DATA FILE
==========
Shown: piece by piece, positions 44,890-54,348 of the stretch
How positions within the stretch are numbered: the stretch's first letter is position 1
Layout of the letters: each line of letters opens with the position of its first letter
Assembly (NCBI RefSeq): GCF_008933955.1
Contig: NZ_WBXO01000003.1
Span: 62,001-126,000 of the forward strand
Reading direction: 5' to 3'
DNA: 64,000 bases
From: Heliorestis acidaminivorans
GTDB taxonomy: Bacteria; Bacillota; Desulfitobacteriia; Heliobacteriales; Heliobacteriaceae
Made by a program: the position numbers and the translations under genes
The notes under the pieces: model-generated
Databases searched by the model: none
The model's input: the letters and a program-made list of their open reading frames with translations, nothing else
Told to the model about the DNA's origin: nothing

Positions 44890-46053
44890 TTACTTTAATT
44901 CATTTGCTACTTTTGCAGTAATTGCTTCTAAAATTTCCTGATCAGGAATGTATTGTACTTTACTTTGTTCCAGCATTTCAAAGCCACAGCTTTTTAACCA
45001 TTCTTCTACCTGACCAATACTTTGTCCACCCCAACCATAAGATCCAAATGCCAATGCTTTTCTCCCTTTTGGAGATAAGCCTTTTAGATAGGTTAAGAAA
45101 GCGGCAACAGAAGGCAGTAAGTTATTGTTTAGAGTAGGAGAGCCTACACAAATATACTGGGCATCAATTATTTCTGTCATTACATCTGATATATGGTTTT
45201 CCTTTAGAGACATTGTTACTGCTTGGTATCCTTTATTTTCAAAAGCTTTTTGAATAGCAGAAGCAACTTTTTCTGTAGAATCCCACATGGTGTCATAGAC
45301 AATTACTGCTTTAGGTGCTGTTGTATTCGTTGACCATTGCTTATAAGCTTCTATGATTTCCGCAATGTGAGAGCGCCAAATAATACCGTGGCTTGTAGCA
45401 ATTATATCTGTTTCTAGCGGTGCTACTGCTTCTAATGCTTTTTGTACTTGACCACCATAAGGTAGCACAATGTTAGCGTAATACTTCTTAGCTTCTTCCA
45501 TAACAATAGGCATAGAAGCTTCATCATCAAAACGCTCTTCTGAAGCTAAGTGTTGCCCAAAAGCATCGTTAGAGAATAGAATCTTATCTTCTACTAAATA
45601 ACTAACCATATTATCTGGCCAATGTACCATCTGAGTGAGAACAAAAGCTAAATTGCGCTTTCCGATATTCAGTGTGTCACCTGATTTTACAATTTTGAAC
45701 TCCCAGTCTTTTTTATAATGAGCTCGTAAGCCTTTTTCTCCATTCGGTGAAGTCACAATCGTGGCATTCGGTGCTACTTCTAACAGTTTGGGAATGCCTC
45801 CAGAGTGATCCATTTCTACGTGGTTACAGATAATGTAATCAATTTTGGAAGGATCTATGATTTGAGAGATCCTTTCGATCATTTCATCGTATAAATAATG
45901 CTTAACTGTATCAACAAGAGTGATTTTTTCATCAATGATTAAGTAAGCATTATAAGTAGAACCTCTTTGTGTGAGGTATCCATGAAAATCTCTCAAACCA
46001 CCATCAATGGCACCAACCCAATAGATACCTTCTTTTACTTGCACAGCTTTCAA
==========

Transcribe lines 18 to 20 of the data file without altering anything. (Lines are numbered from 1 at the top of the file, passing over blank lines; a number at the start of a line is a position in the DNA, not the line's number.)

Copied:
44901 CATTTGCTACTTTTGCAGTAATTGCTTCTAAAATTTCCTGATCAGGAATGTATTGTACTTTACTTTGTTCCAGCATTTCAAAGCCACAGCTTTTTAACCA
45001 TTCTTCTACCTGACCAATACTTTGTCCACCCCAACCATAAGATCCAAATGCCAATGCTTTTCTCCCTTTTGGAGATAAGCCTTTTAGATAGGTTAAGAAA
45101 GCGGCAACAGAAGGCAGTAAGTTATTGTTTAGAGTAGGAGAGCCTACACAAATATACTGGGCATCAATTATTTCTGTCATTACATCTGATATATGGTTTT